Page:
By Mitchel Maddux
April 30, 2012
The defense attorney for Colombo crime family street boss Thomas “Tommy Shots” Gioeli adopted a religious tone today in his final remarks to the jury, quoting Biblical and Talmudic passages with the authority of a religious scholar.
“Deliver me not over unto the will of mine enemies,” attorney Adam Perlmutter intoned, quoting Psalm 27.
“For false witnesses are risen up against me,” the attorney continued.
Those “false witnesses” are former mobsters who once were members of the Colombo crime family, who over the past six weeks delivered damning testimony at Gioeli’s trial implicating him in six brutal and carefully-planned Mafia murders.
Perlmutter implored the Brooklyn federal court jury to be careful in weighing the source of the evidence amassed against Gioeli.
“You must evaluate the credibility of these witnesses to decide if you can believe them,” the attorney said.
That’s when the spiritual tone evaporated in the silent courtroom, as Perlmutter described the ex-mobsters who testified against Gioeli as government witnesses, calling them “untrustworthy, unreliable, desperate individuals.”
“You know what else they are? Rats!” Perlmutter said of the FBI informants.
Furthermore, even if Gioeli admittedly was at the scene at one of the premeditated mob hits, the attorney argued, that doesn’t mean that he played a role in the killing.
“Simply because he was there, he is not guilty of that murder,” Perlmutter said.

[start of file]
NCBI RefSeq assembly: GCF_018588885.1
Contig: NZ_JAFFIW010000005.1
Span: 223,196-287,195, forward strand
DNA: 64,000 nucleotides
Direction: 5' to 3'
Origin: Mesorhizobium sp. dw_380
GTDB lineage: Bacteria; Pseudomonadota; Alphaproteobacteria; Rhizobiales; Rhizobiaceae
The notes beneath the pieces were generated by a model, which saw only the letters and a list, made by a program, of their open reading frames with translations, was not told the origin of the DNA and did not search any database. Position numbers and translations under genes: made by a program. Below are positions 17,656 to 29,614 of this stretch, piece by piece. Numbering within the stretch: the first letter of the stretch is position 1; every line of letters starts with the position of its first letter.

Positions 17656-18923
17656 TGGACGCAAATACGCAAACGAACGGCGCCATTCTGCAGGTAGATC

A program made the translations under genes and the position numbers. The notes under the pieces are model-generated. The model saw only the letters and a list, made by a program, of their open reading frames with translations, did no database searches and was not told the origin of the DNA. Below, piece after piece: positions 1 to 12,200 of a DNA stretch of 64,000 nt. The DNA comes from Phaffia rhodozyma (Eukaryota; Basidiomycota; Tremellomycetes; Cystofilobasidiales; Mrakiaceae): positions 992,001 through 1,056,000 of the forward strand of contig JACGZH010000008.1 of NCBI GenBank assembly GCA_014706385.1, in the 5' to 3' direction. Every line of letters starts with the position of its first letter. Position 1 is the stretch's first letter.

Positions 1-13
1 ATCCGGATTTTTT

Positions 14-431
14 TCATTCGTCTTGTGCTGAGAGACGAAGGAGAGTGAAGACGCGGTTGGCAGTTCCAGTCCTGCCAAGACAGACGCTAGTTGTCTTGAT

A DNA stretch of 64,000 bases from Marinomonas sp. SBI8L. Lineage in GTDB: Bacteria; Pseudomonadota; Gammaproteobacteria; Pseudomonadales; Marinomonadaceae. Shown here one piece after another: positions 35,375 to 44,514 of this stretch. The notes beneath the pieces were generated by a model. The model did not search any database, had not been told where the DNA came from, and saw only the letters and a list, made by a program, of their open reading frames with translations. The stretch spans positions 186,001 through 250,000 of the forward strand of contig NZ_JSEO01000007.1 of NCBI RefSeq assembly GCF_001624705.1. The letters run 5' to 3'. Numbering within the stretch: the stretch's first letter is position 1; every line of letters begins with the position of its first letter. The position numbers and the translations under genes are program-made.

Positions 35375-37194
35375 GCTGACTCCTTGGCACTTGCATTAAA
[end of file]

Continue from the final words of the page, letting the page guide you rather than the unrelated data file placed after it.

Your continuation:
The defense, however, skirted past several other relevant details that fall within the thematic outlines of a religious parable.
For example, the attorney has not mentioned the testimony from a close associate that Gioeli once plotted a ranking gangster’s murder in the same Long Island church garden where he regularly prayed.
Colombo underboss William “Wild Bill” Cutolo was eventually shot to death and buried in a Long Island field, prosecutors say.
There has also been no mention of the allegation that Gioeli once told a colleague that he believed he’s destined for hell, because of the role he played in the 1982 murder of a former Catholic nun.
Gioeli and another mobster fatally shot Veronica Zuraw with a stray shotgun blast in Brooklyn that was intended for two other mob associates, prosecutors say.
He was not charged with the former nun’s murder, but is currently on trial for a total of six other mob hits.